The fact that The Typewriter Girl made me think and remember how far humanity has come (in certain parts of the world), but that didn't really help me like the characters. Betsey was spunky and a bit of a bitch, but I never really rooted for her. I always expected myself to suddenly feel something for her other than sympathy for living in that time, but it never came. John Jones was a self-made man (and the love interest, of course), but he really wasn't much better than some of the other men in the novel. He never realized his sexual attraction to Betsey until he found out about her past. None of the secondary characters jumped out at me either, and I didn't cry when one of them died.
I will say that I was surprised when I found out that Idensea was not a real place. As events in The Typewriter Girl unfolded, I wanted to do some research on the town and the pier company. I was nothing short of flabbergasted to see that every search for "Idensea" sent me back to reviews or blog posts about The Typewriter Girl. I applaud Atlee with her world-building because I never would have guessed. I mean, I'm sure she based it on some real places and events, but I was fooled.
I'm sure I would have enjoyed The Typewriter Girl a great deal more if I would have had more feelings for the characters, but I am appreciative of the insight that I was given to that time period. If you're a lover of things historical dealing with the poor and middle class, you should give The Typewriter Girl a try.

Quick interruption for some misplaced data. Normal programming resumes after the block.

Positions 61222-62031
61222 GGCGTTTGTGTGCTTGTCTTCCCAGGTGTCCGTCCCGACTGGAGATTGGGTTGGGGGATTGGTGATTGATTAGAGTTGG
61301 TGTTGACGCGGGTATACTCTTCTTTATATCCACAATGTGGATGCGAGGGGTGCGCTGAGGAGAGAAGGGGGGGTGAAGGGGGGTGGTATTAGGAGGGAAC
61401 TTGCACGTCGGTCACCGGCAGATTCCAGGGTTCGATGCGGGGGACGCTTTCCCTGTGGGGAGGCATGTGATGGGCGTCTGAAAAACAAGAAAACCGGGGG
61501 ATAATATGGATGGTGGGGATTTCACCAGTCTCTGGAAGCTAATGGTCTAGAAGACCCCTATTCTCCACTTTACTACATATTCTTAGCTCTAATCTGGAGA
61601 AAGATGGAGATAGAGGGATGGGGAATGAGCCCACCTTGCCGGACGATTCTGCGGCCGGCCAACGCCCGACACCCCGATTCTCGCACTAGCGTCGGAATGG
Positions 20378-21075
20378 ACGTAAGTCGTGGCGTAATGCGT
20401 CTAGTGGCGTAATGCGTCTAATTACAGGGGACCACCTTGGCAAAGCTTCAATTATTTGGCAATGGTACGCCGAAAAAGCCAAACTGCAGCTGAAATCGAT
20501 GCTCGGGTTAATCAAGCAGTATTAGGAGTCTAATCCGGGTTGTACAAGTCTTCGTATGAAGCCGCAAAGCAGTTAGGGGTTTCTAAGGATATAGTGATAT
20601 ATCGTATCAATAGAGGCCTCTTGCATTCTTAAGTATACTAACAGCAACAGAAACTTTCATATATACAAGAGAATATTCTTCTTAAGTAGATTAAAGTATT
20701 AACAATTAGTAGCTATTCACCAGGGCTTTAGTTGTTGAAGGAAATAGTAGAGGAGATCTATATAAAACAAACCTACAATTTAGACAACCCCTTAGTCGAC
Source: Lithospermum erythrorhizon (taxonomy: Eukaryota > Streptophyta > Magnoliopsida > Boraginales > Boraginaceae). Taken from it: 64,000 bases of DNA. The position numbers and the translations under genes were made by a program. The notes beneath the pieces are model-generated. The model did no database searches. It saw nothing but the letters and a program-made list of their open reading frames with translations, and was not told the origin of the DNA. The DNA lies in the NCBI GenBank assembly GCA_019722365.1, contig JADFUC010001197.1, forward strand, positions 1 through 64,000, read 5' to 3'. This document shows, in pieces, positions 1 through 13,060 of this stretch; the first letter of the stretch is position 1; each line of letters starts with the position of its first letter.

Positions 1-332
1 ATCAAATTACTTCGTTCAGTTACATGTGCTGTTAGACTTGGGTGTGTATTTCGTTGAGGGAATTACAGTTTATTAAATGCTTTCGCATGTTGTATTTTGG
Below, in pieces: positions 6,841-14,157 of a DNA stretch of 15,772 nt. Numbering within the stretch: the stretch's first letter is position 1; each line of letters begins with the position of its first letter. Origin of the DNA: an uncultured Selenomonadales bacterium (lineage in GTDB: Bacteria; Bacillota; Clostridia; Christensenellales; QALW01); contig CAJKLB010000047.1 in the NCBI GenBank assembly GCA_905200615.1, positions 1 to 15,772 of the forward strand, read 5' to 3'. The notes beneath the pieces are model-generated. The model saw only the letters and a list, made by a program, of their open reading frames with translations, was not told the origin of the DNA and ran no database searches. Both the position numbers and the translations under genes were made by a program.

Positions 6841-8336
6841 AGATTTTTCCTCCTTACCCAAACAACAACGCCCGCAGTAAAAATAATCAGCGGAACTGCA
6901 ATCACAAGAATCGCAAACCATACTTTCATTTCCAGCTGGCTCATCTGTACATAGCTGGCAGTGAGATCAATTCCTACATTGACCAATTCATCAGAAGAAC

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About the Author
Alison Atlee Spent her childhood re-enacting Little Women and trying to fashion nineteenth century wardrobes for her Barbie dolls. Happily, these activities turned out to be good preparation for writing historical novels. She now lives in Kentucky.
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Blog Tour Schedule
Review at Peeking Between the Pages (Audio Book)
Book Blast at Mina’s Bookshelf
Book Blast at Princess of Eboli
Book Blast at Literary Chanteuse
Book Blast at What Is That Book About
Tuesday, August 5
Review at A Bibliotaph’s Reviews (Print)
Book Blast at So Many Books, So Little Time
Wednesday, August 6
Book Blast at Let Them Read Books
Thursday, August 7
Book Blast at Mari Reads
Book Blast at Book Lovers Paradise
Friday, August 8
Book Blast at Book Blast Central
Saturday, August 9
Book Blast at Caroline Wilson Writes
Sunday, August 10
Book Blast at Book Nerd
Monday, August 11
Review at Just One More Chapter (Audio Book)
Book Blast at Gobs and Gobs of Books